- Senior writer of SweetSpot baseball blog
- Former deputy editor of Page 2
- Been with ESPN.com since 1995
- ESPN baseball columnist/feature writer
Former editor-in-chief of Baseball Prospectus
Co-author of “The Only Rule Is It Has To Work”
It’s a showdown between the New York Yankees and Boston Red Sox like you’ve never seen before.
When the coronavirus reshuffled the Major League Baseball schedule this past week, the Yankees’ first home series of 2020 became a weekend battle with their biggest rivals, the Red Sox. That normally would be a recipe for Bronx bedlam, but with the Red Sox rebuilding — well, as much as a team like Boston ever does — and no fans in the stands, this isn’t exactly a typical set between the two teams. Still, there’s plenty to look for as the AL East squads battle tonight on ESPN (7 p.m. ET).
To get you ready, we asked baseball reporters Sam Miller and David Schoenfield some key questions about the game.
How much different does a rivalry series like this feel without fans in the stands?
Sam Miller: It’s not too bad — but ask me again in October, when angsty fan energy really does activate the home viewer. The vast emptiness is not, of course, what I’d prefer for any games. But so far it’s been the second-tier games — and, especially, the interleague games, with their unfamiliar team pairings — that feel wan or inauthentic in silence. I don’t actually need fans to tell me that Yankees-Red Sox is real baseball, with real stakes, played by players who care very much about smiting their opponents. I’d probably bite my nails watching Yankees-Red Sox on mute.
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David Schoenfield: I think this is one of those series where we will really note the absence of fans in stands. Sure, the viewing experience on television so far has felt pretty normal, but part of the lure of the Yankees-Red Sox rivalry is the bloodlust between Yankees fans and Red Sox fans. After a few years where the rivalry waned in enthusiasm — the Yankees were mediocre, the Red Sox had some bad years — it’s picked back up again in recent seasons, and as the Yankees’ title drought now extends past an entire decade, their fans were hungry to kick Boston’s tail in 2020. Unfortunately, they won’t be able to watch in person.
Yes, it’s early — but should the Red Sox already be thinking about next year?
Miller: We should all be thinking about next year! I’m thinking about sampling flavors at the self-serve frozen yogurt shop, high-fiving teammates after pickup basketball games and visiting my parents. But no, the Red Sox shouldn’t forget about this year. They’re a coin flip to make the expanded playoffs, and under the current setup there’s probably very little advantage, or disadvantage, tied to the seedings. (Higher seeds get home field, but in front of no crowds anyway.) Barring a complete catastrophe, that’s going to be true no matter how many times you ask me: I’ll be very surprised if the Red Sox aren’t within a six-game winning streak of a postseason spot when the season reaches the final week.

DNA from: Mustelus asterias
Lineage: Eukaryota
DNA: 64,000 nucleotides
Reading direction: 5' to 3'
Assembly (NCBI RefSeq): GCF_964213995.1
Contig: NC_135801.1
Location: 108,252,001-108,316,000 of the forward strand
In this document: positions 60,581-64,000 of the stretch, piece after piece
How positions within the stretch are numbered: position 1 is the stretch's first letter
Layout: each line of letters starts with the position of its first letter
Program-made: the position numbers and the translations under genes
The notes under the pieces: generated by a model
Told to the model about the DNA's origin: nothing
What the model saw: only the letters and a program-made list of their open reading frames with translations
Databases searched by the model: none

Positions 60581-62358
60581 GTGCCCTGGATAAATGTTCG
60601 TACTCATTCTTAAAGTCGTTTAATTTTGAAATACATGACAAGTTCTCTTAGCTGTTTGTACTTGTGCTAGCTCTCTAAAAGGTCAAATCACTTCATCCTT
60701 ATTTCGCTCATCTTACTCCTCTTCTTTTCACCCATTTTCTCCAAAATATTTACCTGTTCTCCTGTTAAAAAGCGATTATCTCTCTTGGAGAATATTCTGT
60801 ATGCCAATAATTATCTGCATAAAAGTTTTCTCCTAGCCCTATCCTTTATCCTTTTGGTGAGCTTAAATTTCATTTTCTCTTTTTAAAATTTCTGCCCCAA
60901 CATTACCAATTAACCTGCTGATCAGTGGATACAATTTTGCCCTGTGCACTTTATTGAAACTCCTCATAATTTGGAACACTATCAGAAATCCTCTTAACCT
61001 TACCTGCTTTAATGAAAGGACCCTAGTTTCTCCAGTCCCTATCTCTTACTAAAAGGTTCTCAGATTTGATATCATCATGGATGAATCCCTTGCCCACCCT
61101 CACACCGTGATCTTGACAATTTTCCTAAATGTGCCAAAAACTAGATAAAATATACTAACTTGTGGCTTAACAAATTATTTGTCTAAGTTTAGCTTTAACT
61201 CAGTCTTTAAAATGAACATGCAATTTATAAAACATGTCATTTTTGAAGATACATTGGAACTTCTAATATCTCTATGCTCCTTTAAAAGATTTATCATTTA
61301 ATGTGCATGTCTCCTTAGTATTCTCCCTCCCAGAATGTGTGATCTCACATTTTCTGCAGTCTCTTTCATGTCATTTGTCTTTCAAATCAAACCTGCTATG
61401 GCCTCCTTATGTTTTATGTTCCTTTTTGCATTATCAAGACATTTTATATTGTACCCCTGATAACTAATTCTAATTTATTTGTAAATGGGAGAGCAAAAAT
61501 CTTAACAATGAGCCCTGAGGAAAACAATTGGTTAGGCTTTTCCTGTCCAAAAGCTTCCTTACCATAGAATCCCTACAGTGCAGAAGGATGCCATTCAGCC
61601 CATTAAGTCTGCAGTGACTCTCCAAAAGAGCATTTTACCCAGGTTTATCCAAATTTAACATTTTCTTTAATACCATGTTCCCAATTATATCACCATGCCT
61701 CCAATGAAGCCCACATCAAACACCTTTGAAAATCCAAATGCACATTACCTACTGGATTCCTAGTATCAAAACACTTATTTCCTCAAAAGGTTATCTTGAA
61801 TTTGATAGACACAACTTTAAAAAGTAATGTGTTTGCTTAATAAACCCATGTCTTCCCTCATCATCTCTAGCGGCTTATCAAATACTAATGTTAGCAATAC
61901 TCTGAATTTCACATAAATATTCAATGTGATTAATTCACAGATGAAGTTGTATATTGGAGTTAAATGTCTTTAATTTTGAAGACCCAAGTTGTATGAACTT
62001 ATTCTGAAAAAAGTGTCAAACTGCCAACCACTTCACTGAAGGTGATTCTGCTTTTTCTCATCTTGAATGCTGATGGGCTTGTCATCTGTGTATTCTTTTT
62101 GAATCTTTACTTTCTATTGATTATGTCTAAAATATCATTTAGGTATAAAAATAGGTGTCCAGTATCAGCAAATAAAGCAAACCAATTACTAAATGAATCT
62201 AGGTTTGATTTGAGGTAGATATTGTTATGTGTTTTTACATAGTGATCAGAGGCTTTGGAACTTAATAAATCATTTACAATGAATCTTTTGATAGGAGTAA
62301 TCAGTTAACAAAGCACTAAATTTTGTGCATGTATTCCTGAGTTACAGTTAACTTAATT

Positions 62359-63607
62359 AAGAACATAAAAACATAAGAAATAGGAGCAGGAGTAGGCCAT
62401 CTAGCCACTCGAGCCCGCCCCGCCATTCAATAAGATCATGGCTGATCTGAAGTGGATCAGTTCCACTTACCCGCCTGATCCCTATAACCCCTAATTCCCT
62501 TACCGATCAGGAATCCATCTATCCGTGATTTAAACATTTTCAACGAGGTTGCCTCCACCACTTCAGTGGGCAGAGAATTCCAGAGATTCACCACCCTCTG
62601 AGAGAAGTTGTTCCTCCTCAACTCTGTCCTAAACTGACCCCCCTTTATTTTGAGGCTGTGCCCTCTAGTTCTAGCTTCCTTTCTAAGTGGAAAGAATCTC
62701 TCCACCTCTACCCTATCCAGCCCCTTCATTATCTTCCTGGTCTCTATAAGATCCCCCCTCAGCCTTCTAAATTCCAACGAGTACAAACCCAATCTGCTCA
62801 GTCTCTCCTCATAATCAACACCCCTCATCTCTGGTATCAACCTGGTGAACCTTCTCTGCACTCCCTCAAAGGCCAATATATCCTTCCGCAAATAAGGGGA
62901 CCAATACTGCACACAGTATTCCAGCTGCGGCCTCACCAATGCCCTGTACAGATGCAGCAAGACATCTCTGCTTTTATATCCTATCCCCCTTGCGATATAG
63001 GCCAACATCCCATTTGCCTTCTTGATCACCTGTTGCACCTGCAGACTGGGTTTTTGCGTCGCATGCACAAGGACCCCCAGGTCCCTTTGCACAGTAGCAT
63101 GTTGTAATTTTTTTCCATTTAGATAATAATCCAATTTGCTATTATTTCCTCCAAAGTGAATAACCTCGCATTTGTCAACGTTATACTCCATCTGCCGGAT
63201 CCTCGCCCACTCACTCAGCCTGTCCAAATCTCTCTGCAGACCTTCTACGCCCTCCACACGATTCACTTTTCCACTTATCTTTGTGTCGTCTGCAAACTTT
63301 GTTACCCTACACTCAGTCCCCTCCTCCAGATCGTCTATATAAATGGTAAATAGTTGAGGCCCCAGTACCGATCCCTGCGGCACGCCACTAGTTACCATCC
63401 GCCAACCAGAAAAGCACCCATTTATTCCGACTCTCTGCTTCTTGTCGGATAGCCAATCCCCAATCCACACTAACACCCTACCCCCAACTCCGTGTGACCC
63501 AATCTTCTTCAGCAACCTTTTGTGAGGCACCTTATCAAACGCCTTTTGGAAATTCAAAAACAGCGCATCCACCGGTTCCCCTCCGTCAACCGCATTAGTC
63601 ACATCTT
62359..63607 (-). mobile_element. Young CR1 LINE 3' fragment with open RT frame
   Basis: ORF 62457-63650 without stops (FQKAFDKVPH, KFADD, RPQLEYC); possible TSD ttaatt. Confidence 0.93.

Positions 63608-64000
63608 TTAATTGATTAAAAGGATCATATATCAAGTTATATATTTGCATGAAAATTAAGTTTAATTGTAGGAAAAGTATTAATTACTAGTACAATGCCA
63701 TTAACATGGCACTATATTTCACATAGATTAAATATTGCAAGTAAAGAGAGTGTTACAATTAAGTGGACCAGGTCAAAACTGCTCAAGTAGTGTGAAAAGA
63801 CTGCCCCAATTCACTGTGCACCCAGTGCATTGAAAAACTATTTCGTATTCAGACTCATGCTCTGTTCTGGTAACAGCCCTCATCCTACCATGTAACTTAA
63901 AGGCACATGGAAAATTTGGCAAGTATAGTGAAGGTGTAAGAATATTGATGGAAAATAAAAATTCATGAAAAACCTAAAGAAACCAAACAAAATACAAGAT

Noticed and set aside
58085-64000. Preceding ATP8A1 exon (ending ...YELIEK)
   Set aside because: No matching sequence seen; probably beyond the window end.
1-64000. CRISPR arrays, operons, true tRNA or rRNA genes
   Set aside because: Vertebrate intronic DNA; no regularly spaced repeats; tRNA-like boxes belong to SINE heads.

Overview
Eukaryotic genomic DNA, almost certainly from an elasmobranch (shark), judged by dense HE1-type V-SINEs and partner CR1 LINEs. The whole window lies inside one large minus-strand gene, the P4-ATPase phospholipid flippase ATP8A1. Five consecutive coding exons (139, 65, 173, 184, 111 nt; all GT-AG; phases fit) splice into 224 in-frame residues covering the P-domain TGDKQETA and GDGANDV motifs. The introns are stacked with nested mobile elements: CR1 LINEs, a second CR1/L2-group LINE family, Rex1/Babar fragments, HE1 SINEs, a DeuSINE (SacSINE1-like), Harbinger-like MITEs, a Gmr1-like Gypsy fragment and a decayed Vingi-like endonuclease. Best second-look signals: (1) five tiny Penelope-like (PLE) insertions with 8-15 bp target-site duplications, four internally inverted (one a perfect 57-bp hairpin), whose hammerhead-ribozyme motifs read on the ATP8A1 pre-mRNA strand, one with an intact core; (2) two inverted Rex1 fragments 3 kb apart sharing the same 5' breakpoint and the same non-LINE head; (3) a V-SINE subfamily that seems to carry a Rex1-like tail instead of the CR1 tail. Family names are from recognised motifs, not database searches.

Schoenfield: Boston’s rotation isn’t exactly what you would expect from a Red Sox team — they ran out Ryan Weber and Zack Godley in the first two games of their series, with Austin Brice starting Sunday — and with Eduardo Rodriguez out for the season due to a heart condition, possibly stemming from COVID-19, Nathan Eovaldi is the only recognizable name right now. That said … no, with this lineup, the playoffs remain a possibility. On paper, I see six good teams in the AL — the Yankees, Rays, Twins, Indians, Astros and A’s — which leaves two playoff spots up for grabs. Given that the AL also includes some obvious bottom-feeders, the Red Sox have a decent chance at sneaking in.
Which Yankees slugger is the scariest for a pitcher to see right now: the slimmed-down Giancarlo Stanton, Aaron Judge or Gleyber Torres?
Miller: Stanton’s 121 mph homer on opening weekend — the second-hardest homer ever tracked — should be a warning to all pitchers, third basemen and low-flying objects that might get in the way of his next solid contact. But Judge’s home run on Wednesday was almost more impressive, in a different way: It was a fastball up and probably out of the zone, and Judge seemed to just pop it up. But the ball kept carrying until it was clear of the wall, with Orioles pitcher Asher Wojciechowski’s baffled/disgusted reaction face saying it all. So put it this way: Stanton is probably slightly more likely to break the scoreboard, but Judge is probably slightly more likely to break the pitcher’s ERA.
Schoenfield: Judge, primarily for this reason: He’s pulling the ball again. Last year, he pulled only six of his 27 home runs. In 2018, it was nine of 27. But in his rookie season in 2017, it was 23 out of 52. Three of his first four home runs this season were pulled to left. Yes, Judge is still a good bet to belt a majority of his home runs to center field and right field, but pulling those home runs is a good sign that he’s healthy, that the bat speed is there and that you better be careful if you think you can jam him inside with hard stuff.
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